How much should I eat?

Posted: December 12, 2010 in Nutrition

Nutrition (also called nourishment or aliment) is the provision, to cells and organisms, of the materials necessary (in the form of food) to support life. You may ask, how is nutrition related to my fitness goal?  Nutrition actually plays a bigger part than the training itself.

First, we’ll be talking about energy balancing. This will take into consideration the calories consumed and the calories expended.


Neutral energy balance is when the calories you take in is equal to the calories expended. This will result in maintenance of weight

Negative positive balance is when the calories you take in is less than the calories expended. This will result in lower weight and fat loss.

Positive energy balance is when the calories you take in is greater than the calories expended. This will result in increased weight with higher fats and muscle mass.

It’s easy to calculate the amount of calories we consume a day by reading the nutritional information on food labels. But how about caloric expenditure? We need to know how many calories are used up by our bodies in order to ensure that we have the desired energy balance to achieve our fitness goals.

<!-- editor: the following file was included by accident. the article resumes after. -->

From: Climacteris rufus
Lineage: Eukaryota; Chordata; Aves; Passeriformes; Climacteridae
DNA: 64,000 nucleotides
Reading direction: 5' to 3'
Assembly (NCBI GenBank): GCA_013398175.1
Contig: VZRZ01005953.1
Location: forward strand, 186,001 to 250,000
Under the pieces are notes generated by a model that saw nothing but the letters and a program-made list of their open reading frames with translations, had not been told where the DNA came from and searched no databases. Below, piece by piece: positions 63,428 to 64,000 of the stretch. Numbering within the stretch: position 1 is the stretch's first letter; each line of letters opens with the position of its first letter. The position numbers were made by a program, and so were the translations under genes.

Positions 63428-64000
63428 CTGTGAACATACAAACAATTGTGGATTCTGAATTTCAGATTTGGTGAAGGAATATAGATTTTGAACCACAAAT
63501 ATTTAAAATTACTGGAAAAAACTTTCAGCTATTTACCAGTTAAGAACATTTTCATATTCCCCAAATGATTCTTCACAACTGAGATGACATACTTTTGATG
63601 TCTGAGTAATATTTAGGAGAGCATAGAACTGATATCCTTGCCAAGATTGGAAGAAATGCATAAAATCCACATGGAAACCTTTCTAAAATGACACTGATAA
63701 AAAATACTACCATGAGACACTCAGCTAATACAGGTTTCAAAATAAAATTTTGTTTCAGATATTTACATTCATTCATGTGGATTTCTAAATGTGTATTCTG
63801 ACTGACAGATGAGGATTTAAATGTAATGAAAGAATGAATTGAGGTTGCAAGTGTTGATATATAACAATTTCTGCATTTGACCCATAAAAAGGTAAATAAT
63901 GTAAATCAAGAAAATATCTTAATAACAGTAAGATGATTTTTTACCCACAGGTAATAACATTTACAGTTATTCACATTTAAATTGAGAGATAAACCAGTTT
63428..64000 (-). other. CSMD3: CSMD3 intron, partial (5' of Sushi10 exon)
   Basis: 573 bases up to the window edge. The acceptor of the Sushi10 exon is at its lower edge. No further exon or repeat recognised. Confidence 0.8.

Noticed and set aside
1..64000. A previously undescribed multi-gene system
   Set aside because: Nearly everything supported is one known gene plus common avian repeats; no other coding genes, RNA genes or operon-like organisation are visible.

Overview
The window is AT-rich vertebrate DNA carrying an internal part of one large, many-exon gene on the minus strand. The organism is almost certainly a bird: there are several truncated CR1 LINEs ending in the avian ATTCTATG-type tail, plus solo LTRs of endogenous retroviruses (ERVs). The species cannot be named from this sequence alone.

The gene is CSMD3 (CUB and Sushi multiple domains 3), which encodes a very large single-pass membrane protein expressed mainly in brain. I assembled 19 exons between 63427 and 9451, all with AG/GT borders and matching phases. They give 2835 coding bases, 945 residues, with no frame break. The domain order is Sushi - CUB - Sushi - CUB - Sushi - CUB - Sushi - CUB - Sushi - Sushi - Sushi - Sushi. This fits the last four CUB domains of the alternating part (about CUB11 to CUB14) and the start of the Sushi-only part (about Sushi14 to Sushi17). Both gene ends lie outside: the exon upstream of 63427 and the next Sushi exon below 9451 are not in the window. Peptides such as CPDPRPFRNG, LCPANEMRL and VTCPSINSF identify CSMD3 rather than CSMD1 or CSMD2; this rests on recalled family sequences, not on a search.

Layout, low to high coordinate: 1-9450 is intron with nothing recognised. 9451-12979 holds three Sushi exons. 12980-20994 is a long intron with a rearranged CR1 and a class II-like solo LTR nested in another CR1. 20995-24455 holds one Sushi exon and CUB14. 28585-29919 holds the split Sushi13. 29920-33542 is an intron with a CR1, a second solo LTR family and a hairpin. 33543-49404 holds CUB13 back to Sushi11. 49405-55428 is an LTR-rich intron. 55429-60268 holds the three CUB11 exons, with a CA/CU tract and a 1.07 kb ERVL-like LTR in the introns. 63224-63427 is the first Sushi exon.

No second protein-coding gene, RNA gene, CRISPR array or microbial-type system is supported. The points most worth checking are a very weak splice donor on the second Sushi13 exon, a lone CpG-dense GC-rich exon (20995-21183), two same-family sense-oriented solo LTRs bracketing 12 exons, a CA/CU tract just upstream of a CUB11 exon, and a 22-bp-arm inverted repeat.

Daily energy expenditure consists of three components: basal metabolic rate (BMR), diet-induced thermogenesis (DIT) and your physical activity level.


Basal metabolism rate is the amount of calories you need to maintain the body during resting conditions. It varies from people to people based on their age, gender, height, weight and body composition (muscle mass).

Physical activity level is the amount of physical activity you get daily. Physical activity is any movement that requires your muscles and that can expend calories. The higher your physical activity level, the more calories you burn.

Diet-induced thermogenesis, or thermic effect of food is the energy expended by our bodies in order to consume and process food. So now you know eating can help you burn calories too!


Your basal matabolism rate (BMR) can be estimated by the Schofield Equation (1985)











However, that’s just the BMR and not the total number of calories you would need a day if you take into consideration the amount of physical activity. With more physical activity, you would naturally need more energy.

Multiply your BMR by the Physical Activity Level Factor and you would get the Estimated Energy Requirements (EER) you would need daily.









For example, if a female is 20 years old weighing 70kg and has a physical activity level factor of 1.5, her total daily caloric requirements would be (14.8 x 55kg + 487) x 1.5 = 1951.5kcal. In order to achieve the desired enerygy balance to achieve your fitness goals, consume calories according to your caloric requirements.


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